Moreover, the current fines assessed against violators are not a deterrent. When OSHA and the EPA inspected a sample of facilities from the 12 large companies highlighted in our report, they found 679 serious violations in just three to five years, which resulted in nearly $25 million in estimated penalties. But these companies' collective profits were at least $20 billion in 2014 alone, making those fines just a "cost of doing business." It's simply cheaper to pay the fine than it is to upgrade or replace aging or failing equipment.

We need to act now to protect workers and the public from dangerous chemical facilities.

More needs to be done to make chemical plants safer, and there are several ways to more effectively protect workers, communities, and the environment from chemical disasters.

  • Require all companies to shift to safer chemicals and technologies. The best and most effective way for EPA and OSHA to prevent injuries, deaths, and chemical disasters is to require chemical companies and facilities to switch to inherently safer chemicals and technologies when they are available. The EPA is currently developing a facility safety rule and should include a requirement that chemical facilities make the switch to safer chemicals whenever feasible.

  • Expand the number of chemical manufacturing facilities that are regularly inspected. To make this happen, Congress will need to restore and then expand enforcement budgets at EPA and OSHA. EPA's enforcement budget was cut 20 percent between 2010 and 2015 (when adjusted for inflation), and OSHA's fell 14 percent.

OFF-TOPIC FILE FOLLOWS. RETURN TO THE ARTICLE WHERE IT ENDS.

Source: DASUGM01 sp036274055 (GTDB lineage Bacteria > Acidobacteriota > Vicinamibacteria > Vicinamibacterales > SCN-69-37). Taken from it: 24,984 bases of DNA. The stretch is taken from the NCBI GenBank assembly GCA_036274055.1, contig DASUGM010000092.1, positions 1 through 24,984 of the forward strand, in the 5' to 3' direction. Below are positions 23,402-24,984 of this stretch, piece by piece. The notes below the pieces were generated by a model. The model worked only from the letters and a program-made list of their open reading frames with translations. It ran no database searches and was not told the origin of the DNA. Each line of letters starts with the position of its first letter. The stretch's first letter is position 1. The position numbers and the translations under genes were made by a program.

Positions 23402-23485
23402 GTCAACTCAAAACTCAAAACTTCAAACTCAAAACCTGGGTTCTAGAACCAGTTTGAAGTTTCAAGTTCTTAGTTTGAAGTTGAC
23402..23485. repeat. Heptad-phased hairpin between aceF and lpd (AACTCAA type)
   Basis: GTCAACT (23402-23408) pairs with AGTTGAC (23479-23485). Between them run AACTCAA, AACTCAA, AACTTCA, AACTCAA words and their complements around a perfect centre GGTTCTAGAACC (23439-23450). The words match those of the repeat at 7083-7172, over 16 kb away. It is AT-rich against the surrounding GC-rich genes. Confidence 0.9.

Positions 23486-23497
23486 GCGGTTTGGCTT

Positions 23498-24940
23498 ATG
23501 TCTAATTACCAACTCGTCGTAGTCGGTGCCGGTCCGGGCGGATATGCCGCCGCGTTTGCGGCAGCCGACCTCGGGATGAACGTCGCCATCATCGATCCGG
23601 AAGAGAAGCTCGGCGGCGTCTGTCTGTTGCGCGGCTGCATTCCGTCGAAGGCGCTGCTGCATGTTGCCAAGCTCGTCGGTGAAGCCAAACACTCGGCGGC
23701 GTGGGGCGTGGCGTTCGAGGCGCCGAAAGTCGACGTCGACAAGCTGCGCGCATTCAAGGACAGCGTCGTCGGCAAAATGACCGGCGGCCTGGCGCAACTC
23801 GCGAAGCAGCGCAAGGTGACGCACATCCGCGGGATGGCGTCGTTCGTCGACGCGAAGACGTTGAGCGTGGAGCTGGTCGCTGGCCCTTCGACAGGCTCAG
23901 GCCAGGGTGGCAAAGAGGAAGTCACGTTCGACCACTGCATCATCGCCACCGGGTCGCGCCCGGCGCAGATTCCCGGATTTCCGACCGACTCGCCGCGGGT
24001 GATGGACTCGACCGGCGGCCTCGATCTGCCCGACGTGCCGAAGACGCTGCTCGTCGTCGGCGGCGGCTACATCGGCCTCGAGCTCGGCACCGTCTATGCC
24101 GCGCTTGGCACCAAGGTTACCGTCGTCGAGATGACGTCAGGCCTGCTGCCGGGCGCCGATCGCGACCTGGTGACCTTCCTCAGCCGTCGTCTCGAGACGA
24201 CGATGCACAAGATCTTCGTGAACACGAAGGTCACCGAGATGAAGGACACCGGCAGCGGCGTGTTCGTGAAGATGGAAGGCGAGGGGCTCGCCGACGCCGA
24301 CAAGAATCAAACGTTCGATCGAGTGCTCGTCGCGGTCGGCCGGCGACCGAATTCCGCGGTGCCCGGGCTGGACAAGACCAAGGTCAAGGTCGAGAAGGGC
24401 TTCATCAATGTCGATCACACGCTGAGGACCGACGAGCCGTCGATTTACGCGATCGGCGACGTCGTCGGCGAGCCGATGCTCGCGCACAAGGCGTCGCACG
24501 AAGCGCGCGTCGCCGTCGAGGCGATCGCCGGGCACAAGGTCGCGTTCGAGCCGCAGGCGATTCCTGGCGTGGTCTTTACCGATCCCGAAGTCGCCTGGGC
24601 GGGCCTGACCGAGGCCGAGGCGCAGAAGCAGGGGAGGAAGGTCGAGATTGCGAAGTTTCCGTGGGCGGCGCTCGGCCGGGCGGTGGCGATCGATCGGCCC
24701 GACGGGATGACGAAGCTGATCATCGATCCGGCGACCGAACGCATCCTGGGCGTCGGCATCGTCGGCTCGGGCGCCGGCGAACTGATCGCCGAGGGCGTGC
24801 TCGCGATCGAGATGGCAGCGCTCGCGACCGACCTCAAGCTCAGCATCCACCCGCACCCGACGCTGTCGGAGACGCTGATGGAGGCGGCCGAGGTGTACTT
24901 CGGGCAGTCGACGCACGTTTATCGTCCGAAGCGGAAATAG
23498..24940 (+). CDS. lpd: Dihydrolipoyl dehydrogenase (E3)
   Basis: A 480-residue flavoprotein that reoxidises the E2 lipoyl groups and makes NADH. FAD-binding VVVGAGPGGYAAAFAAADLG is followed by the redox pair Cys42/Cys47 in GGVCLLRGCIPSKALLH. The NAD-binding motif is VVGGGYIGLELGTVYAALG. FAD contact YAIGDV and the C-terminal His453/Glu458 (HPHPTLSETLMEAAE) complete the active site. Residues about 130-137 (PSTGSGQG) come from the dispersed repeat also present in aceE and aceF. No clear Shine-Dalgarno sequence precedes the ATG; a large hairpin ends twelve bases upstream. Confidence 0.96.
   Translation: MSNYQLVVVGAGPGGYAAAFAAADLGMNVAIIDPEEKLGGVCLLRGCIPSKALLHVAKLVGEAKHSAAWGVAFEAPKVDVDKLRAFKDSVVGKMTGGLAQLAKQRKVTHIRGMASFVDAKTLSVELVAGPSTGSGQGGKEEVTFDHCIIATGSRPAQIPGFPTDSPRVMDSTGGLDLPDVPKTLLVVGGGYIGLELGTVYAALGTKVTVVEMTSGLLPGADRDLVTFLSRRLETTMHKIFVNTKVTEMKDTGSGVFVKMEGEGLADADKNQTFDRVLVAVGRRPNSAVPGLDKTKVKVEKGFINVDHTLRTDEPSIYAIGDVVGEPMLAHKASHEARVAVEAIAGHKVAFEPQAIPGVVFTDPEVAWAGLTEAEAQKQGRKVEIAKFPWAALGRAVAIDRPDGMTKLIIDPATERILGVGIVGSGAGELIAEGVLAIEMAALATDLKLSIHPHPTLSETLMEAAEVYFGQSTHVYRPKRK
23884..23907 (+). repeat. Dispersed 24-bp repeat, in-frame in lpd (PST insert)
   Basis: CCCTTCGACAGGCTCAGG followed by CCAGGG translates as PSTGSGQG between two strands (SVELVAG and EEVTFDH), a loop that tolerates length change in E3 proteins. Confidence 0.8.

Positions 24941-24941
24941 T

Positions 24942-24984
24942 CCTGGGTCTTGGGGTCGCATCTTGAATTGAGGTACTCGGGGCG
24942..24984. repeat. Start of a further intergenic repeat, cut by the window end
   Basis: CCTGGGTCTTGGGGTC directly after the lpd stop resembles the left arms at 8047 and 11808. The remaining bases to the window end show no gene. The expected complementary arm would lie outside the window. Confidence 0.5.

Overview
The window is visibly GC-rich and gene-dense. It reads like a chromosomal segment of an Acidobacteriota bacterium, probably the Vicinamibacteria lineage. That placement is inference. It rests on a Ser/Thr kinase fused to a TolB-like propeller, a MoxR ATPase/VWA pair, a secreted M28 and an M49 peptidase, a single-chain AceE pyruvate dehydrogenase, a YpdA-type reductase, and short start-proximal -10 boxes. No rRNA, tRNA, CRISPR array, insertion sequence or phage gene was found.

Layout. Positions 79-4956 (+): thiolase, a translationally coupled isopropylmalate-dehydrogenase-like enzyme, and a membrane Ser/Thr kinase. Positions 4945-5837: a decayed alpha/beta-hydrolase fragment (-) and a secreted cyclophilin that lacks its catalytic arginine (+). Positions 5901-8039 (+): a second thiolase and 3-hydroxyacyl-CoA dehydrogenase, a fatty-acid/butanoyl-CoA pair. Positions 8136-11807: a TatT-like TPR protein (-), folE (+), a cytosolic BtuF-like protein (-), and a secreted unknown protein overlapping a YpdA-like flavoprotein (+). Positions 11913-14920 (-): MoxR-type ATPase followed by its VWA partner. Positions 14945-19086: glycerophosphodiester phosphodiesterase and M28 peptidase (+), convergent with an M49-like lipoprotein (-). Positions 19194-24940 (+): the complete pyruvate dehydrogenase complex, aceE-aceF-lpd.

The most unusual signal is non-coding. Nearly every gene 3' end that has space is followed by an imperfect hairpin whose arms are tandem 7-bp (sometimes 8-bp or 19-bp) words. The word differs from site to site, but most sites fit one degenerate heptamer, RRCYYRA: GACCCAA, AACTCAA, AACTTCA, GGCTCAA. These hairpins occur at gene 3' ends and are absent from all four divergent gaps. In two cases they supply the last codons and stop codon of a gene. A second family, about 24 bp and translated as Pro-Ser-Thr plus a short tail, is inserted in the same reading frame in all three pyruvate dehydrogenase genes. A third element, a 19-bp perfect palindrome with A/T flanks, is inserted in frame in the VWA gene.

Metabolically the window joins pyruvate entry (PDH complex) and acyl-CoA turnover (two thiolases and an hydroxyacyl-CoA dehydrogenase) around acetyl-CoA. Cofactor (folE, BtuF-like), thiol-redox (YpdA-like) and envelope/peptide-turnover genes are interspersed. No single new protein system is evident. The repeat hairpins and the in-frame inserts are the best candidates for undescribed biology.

• Significantly increase the financial and criminal penalties for violating safety and environmental standards to create a real deterrent for risky corporate behavior. Congress recently made some progress in this area by directing OSHA to increase its shockingly low penalties for the first time since 1990 and then adjusting them for inflation in the future. The agency is due to set new maximum penalties sometime next year. Serious violations could result in a maximum fine of $12,500, up from $7,000, and willful violations could garner a maximum of $125,000, compared to the current $70,000, though those new maximums could be lower depending on the outcome of OSHA's rulemaking process. These fines will still be too small, especially compared to other agencies; for example, the EPA can level penalties of $320,000 for some serious violations.

  • Make more information more accessible and available to workers, residents, and citizen groups in order to hold the owners of risky facilities more accountable to ordinary American workers and consumers.

Chemical plant workers and all Americans living near potentially dangerous facilities deserve better. You can help right now by contacting EPA Administrator Gina McCarthy at and urging her to move swiftly on a chemical plant safety rule that includes requirements for facilities to use safer chemicals.